Sunday, May 08, 2005

Kingdom of Heaven

We saw Sir Ridley Scott's latest opus Friday night, and we all liked it. It wasn't quite the classic that Gladiator was, but it was very, very good. One thing I liked about it was that, despite the silly hoopla surrounding the movie, it actually was a very complicated look at how people can drive large historical events. The movie was not about politics, at least today's politics. It was about how the interactions among historical actors and the choices they make determine the outcomes of large events. This theme is far away from the "great historical forces" theory that says individuals cannot influence the outcome of events. I especially liked that the movie emphasized the individual moral choices that each of the characters faced. By this emphasis, Mr. Scott was able to present complicated moral issues in a challenging way, instead of the lectures that occupy most Hollywood movies involving "moral" issues. Mr. Scott is one of the few big directors out there who makes movies that are serious in this way.

And one note about the Professor of Islam quoted in the above-linked "Variety" article. Apparently, the good professor accused the movie of "teaching people to hate Muslims." I hope that the man was misquoted; otherwise, for a professor at a major university he shows a stunning inability to watch a movie. The chief bad guy/guys in Kingdom were a rogue sect of Christian knight-warriors and their fanatical leaders. In contrast, the Muslims in the movie get a very positive treatment, especially Saladin. In my book, this is pretty reasonable, because the Muslim world of that period was well-advanced in comparison to Europe. But the point is that the Muslims in the movie aren't even really the bad guys, so why would this teach people to hate today's Muslims? There's no logic there. If anything, the movie should do the opposite and show people that maybe Saladin and his boys weren't so bad after all. The professor's criticism is silly and insulting to the extent that it relies on the assumption that Americans are such drooling morons that they will see dead Muslims on the screen and decide that the movie-maker must be instructing them to do likewise.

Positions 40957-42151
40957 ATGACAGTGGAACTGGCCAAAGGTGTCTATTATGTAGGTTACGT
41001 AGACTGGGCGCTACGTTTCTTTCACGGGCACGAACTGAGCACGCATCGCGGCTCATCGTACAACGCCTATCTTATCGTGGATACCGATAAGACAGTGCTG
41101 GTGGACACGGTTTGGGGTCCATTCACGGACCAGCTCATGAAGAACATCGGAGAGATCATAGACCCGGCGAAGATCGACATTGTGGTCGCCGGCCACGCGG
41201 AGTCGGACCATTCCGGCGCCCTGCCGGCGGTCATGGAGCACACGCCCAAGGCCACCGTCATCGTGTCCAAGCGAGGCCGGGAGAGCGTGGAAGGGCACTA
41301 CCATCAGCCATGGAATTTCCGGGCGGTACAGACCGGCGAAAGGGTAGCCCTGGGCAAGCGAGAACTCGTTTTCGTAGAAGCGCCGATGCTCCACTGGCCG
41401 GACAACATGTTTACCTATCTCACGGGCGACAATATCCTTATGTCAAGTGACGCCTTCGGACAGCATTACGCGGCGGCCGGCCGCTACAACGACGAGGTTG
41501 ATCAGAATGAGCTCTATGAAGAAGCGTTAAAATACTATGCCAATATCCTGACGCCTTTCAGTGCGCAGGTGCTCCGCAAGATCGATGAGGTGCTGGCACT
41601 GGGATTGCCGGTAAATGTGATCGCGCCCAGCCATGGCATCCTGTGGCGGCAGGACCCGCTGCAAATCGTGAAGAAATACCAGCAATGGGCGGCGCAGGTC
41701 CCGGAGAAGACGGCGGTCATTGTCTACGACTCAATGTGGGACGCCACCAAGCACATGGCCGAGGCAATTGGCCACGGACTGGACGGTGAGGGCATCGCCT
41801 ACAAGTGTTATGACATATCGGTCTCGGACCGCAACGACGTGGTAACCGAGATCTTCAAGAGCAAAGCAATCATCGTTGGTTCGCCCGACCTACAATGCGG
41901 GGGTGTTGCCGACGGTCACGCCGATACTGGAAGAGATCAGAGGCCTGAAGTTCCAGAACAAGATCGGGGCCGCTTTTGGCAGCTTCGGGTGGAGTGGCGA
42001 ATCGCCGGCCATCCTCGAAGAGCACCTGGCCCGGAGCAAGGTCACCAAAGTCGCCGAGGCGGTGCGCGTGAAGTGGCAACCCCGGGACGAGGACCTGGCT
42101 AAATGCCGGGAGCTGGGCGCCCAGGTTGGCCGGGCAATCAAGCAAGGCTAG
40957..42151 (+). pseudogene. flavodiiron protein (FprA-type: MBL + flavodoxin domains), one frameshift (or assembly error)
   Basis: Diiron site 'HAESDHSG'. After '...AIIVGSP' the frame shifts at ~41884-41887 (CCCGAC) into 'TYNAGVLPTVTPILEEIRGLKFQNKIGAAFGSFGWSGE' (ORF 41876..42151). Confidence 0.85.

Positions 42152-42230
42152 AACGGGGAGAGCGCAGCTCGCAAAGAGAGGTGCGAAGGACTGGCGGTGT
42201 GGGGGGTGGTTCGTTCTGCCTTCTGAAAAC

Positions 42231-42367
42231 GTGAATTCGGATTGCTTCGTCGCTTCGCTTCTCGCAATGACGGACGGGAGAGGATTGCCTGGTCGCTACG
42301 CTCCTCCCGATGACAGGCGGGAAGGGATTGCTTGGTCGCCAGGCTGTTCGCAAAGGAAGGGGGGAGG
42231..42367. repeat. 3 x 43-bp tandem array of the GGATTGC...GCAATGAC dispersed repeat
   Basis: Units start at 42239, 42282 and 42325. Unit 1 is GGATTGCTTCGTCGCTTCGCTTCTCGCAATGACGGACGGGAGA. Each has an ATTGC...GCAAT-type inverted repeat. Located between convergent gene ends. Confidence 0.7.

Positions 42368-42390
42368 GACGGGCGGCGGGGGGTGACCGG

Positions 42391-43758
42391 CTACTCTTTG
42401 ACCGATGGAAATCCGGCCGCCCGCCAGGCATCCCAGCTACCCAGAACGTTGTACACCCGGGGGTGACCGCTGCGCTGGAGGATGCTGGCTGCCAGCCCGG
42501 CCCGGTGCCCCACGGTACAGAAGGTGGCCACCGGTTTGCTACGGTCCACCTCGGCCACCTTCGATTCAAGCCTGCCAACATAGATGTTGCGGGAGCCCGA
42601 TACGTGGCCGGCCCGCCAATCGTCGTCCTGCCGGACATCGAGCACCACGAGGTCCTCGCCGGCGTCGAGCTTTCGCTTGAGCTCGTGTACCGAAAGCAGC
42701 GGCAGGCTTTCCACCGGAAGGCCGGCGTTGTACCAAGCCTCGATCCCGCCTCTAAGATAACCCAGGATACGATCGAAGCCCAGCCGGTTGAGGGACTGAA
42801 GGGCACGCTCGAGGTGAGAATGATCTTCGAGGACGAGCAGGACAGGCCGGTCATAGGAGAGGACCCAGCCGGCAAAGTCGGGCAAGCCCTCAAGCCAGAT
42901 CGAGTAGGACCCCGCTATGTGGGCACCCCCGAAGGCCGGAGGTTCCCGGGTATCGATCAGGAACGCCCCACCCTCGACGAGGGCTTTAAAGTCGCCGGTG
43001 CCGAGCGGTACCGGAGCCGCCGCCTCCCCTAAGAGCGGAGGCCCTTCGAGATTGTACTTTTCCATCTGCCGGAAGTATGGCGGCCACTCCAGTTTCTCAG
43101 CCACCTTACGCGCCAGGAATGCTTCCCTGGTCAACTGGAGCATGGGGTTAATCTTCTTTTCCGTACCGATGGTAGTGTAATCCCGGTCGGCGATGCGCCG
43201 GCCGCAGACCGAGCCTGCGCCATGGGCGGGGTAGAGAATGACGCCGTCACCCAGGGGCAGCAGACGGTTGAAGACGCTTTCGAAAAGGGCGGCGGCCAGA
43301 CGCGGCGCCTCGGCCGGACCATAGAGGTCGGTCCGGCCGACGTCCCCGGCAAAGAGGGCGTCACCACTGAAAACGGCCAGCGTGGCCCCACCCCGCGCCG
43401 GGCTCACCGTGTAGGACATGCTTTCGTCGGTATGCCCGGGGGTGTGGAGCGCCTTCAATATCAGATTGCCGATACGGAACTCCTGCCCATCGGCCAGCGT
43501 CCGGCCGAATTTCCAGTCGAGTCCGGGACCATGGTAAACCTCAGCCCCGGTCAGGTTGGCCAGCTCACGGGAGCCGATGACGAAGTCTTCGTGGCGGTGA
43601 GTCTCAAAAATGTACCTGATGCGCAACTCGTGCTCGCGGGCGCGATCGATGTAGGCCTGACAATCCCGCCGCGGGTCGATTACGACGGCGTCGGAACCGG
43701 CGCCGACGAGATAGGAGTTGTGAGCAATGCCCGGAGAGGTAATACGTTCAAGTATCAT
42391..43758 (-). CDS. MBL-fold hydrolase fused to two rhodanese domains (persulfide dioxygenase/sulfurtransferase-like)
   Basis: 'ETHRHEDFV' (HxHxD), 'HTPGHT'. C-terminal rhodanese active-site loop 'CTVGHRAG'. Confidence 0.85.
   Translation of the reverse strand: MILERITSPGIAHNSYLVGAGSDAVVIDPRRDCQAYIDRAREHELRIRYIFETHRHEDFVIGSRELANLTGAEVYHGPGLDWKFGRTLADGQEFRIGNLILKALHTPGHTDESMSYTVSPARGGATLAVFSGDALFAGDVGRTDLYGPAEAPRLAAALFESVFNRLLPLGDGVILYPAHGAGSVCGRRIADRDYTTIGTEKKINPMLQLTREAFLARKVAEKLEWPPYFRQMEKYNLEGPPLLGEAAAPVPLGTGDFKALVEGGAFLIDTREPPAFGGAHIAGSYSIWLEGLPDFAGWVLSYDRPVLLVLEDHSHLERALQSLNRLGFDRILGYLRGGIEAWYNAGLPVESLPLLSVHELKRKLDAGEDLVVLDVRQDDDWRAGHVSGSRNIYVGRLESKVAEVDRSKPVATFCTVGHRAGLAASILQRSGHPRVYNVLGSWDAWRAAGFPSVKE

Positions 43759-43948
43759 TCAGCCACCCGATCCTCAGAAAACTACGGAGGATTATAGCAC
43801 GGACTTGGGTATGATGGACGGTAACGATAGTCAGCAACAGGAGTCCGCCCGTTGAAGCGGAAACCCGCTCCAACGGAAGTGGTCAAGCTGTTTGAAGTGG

Obviously this movie had the potential to be controversial given its subject matter and the war we are in, but inflamed, nonsensical rhetoric isn't going to help matter any. It's especially disappointing given the interesting moral issues and problems that the movie presents. In this case, for once the movie is more complicated than its simple-minded critics claim it to be.


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